The GCC region ends 2018 with an even greater sense of discord than it began, after the six-member grouping’s annual summit in Riyadh was characterised by bickering and widespread antipathy. Qatar’s decision to quit Opec further reinforces the sense that a long-term realignment of alliances is under way
Gulf money is being ploughed in to create a new city in Malaysia, signaling a rising interest among the regional investors in sustainable urban developments.
Across the GCC, banks are engaged in an ongoing struggle to recapture the profitability that was once their virtual birthright. The days of regular annual double-digit percentage increases in net income are distant, despite a steady increase in oil prices and revenues.
The GCC may be divided on many issues these days, but one thing that appears to be common to many of the economies is a trend for banking consolidation.
Private sector healthcare provision is increasingly prevalent in the GCC, easing the cost burden on the state. But governments cannot rely on private companies to provide for all their healthcare needs.
A proposal to dig a canal along the length of the Saudi-Qatari border has emerged, in the latest surprising twist in the ongoing diplomatic and economic standoff between the two countries.
One of the most important pillars of Saudi Arabia’s economic reform programme is the push for more private sector investment and, as part of that, the privatisation of some key state assets. Privatisations are complex affairs and there are legitimate questions as to whether Riyadh will be able to sell everything on its list. But if it is successful, it will offer encouragement to other governments keen to follow suit.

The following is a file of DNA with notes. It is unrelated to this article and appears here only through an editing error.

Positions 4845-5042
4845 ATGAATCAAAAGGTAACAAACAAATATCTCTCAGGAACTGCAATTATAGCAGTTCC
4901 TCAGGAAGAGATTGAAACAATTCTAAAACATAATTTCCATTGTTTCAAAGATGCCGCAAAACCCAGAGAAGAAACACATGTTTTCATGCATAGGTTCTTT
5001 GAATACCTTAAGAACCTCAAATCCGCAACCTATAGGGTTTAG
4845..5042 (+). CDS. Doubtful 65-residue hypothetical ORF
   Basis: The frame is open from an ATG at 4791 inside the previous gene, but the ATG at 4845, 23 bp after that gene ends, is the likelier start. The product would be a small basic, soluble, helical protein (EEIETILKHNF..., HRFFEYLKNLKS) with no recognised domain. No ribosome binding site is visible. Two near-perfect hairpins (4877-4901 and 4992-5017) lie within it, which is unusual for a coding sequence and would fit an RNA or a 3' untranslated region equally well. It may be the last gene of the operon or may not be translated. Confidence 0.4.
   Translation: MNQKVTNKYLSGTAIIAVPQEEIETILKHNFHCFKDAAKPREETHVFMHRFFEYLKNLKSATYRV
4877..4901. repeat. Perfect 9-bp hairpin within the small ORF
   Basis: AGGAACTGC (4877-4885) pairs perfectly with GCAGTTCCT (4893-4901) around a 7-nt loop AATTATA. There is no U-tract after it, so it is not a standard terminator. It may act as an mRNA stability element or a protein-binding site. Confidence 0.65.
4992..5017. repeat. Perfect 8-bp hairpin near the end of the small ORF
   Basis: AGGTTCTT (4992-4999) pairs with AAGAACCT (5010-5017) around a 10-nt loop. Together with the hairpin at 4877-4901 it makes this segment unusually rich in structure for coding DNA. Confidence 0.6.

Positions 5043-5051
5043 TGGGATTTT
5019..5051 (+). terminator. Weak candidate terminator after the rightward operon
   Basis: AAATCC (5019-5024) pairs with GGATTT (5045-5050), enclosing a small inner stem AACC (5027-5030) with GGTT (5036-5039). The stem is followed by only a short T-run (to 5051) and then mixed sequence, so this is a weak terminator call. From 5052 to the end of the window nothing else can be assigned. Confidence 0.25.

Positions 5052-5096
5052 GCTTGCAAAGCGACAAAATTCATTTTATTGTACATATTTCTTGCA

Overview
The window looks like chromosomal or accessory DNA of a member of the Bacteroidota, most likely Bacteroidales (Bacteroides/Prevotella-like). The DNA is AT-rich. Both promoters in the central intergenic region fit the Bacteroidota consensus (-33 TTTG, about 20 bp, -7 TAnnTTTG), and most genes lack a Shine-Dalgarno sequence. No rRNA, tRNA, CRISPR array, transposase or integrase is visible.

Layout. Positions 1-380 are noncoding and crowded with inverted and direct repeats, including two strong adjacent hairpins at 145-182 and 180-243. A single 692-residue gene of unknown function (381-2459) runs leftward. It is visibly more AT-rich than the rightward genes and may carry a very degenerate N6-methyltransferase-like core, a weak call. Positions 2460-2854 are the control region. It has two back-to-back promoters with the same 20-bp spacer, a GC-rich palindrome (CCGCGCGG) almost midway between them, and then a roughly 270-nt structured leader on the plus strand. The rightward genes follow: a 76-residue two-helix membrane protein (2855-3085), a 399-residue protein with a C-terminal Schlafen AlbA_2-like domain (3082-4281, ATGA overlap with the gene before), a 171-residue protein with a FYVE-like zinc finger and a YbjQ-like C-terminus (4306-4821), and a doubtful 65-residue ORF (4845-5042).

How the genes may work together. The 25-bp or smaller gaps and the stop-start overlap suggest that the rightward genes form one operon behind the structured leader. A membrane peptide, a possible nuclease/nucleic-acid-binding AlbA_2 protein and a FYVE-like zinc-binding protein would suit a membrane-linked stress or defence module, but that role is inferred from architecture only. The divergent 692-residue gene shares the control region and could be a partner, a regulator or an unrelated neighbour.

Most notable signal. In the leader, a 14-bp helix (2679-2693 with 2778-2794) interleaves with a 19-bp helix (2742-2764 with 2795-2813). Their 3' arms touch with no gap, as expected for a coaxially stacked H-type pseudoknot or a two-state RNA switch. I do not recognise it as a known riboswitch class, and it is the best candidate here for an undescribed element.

The London property market has long been a favorite of Gulf investors, but does the Brexit vote and the instability of a minority government in Westminster make the city less attractive?
From 1 October, the cost of tobacco and sugary drinks in the UAE spiked upwards, with the introduction of excise tariffs of up to 100 per cent. That was merely a precursor to a more wide-ranging value-added tax (VAT), which will be introduced in early 2018 and comes in the wake of a wave of other additional costs over recent years, including subsidies being lifted on fuel, charges levied on airport passengers and paid-for parking.
Rivalry between Russia and United States has gone public with a number of potentially mould-breaking deals The rivalry for influence across the region between Russia and United States broke out into the open as a series of proposed defence deals emerged in the first half of October. Saudi Arabia has suggested it could buy missile defence systems from both Moscow and Washington, Bahrain says it is also in the market for Russian missile defences and the UAE may be close to breaking from the regional norm for aircraft procurement with a deal to buy Russian fighter jets. It is not the first time Gulf Co-operation Council (GCC) states have shown interest in diversifying their defence equipment supply chains away from the US and European allies, but the developments around missile defences in particular put the issue in a stark spotlight.